Forgotten Protest is the extraordinary saga of how events in South Africa helped revitalise politics in the heady days of Parnell and especially during the great Anglo-Boer war. During the Boer War (1899-1902) 'Pro-Boer fever' swept nationalist Ireland: riots in central Dublin created a no-go area for British troops; posters applauding Generals De Wet and Botha were plastered on walls and lamp-posts and the flag of the Transvaal Republic flew defiantly in many Irish villages.
The great intellectuals of the day - Yeats, O'Casey, Moore, Lady Gregory - as well as socialist James Connolly and socialite Maud Gonne espoused the boer cause, as did Arthur Griffith, recently returned from working in the Transvaal gold mines; all, however, were oblivious to the plight of the black population in South Africa. On the battlefield the Dublin Fusiliers found themselves pitted against two hard-fighting Irish commandos. And behind the scenes the Boers poured thousands of pounds into Irish republican coffers, stirring up the most violent of the European pro-Boer movements. Dwarfed by 1916 and the Irish War of Independence, the Irish support for another colonially beleaguered people was to become a forgotten protest, remembered only in folk ballads and in fireside stories.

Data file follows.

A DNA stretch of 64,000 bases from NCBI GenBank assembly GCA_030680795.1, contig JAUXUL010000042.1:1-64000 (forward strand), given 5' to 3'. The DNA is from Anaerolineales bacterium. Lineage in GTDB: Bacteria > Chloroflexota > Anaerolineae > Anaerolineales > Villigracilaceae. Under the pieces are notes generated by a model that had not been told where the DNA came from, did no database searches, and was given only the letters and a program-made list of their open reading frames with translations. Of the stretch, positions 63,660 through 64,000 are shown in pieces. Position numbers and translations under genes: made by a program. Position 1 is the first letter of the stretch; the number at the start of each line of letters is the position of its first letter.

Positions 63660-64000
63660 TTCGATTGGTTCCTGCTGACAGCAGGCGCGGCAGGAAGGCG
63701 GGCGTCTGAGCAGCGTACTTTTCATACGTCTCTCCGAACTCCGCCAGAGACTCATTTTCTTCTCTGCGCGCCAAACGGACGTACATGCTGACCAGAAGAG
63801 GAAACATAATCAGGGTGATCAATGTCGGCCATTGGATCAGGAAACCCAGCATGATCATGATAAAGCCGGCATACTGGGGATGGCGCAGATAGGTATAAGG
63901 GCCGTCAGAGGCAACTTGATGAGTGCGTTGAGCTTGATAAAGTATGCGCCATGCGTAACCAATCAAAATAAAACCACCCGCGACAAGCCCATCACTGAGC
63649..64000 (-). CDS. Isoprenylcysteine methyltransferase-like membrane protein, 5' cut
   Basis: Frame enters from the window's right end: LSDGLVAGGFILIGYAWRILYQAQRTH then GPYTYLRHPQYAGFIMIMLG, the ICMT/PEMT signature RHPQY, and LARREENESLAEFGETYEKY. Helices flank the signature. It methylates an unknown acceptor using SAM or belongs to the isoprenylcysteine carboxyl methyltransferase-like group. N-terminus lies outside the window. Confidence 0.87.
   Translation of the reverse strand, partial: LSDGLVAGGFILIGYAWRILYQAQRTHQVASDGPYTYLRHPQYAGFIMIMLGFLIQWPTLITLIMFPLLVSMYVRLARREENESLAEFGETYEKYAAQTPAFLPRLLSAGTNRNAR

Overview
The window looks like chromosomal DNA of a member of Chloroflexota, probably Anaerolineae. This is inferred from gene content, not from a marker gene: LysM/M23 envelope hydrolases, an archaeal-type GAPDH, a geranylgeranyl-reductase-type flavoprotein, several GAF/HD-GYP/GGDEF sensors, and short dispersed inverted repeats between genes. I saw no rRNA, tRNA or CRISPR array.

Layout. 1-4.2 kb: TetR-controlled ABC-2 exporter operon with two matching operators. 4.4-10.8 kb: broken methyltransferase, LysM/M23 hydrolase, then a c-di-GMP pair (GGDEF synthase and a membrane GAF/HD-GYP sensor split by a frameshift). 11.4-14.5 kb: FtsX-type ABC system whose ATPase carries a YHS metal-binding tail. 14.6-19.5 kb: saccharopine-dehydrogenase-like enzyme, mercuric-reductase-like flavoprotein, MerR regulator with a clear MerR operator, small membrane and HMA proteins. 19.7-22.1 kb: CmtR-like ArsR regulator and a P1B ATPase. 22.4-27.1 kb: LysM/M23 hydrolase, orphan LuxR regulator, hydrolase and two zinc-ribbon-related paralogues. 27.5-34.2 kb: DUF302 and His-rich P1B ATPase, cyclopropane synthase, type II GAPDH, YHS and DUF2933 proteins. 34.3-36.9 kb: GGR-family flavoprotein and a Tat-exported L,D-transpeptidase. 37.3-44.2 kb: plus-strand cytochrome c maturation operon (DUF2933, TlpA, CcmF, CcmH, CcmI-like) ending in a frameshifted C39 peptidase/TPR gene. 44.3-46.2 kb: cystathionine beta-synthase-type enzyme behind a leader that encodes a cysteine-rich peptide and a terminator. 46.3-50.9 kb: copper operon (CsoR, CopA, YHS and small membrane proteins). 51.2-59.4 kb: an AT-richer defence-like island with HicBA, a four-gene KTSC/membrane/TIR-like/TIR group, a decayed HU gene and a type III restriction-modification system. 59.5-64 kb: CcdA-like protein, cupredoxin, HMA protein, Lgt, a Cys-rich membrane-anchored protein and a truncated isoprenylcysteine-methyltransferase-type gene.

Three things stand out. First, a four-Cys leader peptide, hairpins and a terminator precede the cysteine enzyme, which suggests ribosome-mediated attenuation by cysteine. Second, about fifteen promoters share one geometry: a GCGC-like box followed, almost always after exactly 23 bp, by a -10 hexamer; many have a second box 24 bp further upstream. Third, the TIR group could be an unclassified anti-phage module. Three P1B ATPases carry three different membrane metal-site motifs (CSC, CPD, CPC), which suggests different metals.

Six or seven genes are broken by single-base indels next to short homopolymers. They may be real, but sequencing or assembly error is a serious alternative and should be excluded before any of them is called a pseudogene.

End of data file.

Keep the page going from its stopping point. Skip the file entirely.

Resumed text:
Its thrilling tale is resurrected here to mark the centenary of this extraordinary struggle. Donal McCracken is professor of History and dean of Humanities at the University of Durban-Westville in South Africa.